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IE 3 security hole discovered; Microsoft responds quickly

Microsoft announced this morning that they are test a patch for a security hole found in Internet Explorer 3.0 that allows a rogue hyperlink (.LNK) or URL (.URL) shortcut to launch applications on the user's machine from across the Internet. Security settings have absolutely no effect on the shortcuts, which are free to wreak havoc by starting apps, or create and remove directories,

Microsoft promises to provide a fix within 48 hours at:

They also mentioned that, despite the widespread use of Internet Explorer, no one has ever complained of this problem. The bug was found by Paul Greene, of Worcester Polytechnic Institute in Massachusetts. He has created a Web site that demonstrates the launching of the Windows calculator program and other feats that should be impossible.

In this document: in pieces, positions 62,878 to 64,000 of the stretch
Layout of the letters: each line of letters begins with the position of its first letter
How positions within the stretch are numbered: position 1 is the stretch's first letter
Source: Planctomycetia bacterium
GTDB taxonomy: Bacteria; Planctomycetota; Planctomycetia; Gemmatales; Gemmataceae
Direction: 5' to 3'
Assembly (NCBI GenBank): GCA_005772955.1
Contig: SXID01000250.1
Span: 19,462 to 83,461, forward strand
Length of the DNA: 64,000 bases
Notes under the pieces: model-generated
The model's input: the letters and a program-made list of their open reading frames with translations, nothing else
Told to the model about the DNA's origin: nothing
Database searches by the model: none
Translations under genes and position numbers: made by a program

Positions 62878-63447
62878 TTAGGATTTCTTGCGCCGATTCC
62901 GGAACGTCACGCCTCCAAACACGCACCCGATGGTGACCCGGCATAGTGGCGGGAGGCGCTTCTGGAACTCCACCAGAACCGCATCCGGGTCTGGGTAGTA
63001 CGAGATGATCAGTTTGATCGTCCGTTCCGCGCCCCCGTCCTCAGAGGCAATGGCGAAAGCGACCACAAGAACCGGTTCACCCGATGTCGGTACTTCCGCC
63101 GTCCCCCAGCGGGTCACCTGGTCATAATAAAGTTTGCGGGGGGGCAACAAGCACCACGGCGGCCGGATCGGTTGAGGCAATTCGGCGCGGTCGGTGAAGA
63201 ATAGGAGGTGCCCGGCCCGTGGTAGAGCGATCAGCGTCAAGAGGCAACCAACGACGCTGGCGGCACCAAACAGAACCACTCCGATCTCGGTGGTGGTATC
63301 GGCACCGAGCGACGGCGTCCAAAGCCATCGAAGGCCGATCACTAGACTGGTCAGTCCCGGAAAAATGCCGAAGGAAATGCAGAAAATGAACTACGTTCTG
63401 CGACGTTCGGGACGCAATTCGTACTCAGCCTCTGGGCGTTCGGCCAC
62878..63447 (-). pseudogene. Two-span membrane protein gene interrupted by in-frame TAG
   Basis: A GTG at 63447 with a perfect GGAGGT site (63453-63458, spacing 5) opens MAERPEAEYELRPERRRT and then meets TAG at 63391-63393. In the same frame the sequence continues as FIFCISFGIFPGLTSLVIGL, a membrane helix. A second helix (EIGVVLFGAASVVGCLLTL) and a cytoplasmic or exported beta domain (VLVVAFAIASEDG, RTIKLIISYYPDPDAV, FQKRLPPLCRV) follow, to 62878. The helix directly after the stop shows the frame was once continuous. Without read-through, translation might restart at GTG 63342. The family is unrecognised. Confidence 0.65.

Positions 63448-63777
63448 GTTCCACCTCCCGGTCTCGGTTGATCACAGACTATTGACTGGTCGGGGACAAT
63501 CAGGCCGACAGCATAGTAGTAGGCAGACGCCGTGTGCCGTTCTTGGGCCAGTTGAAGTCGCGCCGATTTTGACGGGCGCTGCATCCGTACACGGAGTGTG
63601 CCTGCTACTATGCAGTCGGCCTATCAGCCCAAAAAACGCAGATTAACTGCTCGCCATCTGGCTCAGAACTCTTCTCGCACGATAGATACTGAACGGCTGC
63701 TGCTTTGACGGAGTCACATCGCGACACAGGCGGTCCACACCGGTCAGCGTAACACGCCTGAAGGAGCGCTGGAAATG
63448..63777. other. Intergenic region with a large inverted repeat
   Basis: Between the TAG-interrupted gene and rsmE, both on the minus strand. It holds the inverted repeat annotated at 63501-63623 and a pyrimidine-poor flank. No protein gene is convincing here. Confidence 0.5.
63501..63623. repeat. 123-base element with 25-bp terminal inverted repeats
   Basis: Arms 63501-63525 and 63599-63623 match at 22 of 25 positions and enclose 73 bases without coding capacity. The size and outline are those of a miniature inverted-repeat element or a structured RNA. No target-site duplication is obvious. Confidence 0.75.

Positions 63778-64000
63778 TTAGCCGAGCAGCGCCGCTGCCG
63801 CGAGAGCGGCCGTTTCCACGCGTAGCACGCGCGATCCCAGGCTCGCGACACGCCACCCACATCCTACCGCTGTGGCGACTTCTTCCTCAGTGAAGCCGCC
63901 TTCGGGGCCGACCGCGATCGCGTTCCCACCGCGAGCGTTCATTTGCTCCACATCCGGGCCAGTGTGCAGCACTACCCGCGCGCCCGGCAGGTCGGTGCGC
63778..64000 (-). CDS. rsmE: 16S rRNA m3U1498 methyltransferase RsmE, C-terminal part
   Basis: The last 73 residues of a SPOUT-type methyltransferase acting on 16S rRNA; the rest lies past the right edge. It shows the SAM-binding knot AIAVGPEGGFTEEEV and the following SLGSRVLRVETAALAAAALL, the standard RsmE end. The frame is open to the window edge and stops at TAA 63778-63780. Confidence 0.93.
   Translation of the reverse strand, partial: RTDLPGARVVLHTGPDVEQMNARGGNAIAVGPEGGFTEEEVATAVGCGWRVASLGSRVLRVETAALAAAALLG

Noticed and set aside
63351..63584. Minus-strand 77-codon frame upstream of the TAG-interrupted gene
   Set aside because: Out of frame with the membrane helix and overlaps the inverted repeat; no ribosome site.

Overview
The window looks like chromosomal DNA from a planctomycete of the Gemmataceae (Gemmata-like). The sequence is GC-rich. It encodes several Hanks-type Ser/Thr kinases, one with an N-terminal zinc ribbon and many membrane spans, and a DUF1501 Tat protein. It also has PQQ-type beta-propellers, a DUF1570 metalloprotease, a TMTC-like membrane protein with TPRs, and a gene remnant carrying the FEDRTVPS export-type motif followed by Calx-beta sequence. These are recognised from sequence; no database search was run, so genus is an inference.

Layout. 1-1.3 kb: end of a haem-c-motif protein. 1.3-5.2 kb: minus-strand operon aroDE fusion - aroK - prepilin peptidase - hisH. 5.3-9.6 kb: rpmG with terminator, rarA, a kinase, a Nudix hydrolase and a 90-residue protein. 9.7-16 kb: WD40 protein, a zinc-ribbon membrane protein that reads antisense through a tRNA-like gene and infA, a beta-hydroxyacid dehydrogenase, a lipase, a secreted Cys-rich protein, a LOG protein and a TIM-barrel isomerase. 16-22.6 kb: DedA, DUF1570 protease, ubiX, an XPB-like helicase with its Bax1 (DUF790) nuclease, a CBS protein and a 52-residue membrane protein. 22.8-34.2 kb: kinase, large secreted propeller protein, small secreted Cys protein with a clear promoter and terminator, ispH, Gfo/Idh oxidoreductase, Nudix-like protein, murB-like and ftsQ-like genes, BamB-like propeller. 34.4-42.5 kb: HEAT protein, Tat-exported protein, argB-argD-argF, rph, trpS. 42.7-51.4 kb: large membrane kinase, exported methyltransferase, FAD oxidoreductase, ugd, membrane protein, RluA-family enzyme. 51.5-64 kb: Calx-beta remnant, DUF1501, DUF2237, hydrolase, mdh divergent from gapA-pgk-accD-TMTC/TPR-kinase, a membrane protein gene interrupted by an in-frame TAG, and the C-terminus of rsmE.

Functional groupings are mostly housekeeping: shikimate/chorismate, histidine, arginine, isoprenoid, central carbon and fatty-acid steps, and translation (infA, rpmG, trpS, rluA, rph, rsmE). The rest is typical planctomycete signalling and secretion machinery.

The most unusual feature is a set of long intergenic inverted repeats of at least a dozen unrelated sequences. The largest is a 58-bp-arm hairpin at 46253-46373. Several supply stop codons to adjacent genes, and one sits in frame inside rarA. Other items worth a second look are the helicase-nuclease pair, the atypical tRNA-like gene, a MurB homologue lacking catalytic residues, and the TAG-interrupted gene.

"The ramification for IE is that any anti-Microsoft jerk can set up their Web site to be destructive to anyone using Internet Explorer and safe for all others browsers," Greene said. This security breach can only be caused by someone intending to do it; it will not happen by mistake.

Microsoft has come under increasing pressure lately as more and more security problems are discovered in their products. Last month, for example, German hackers demonstrated how ActiveX controls could gain illegal access to bank accounts. The shortcut bug in IE 3 is not related to ActiveX, it should be noted, and does not affect Netscape Navigator users.

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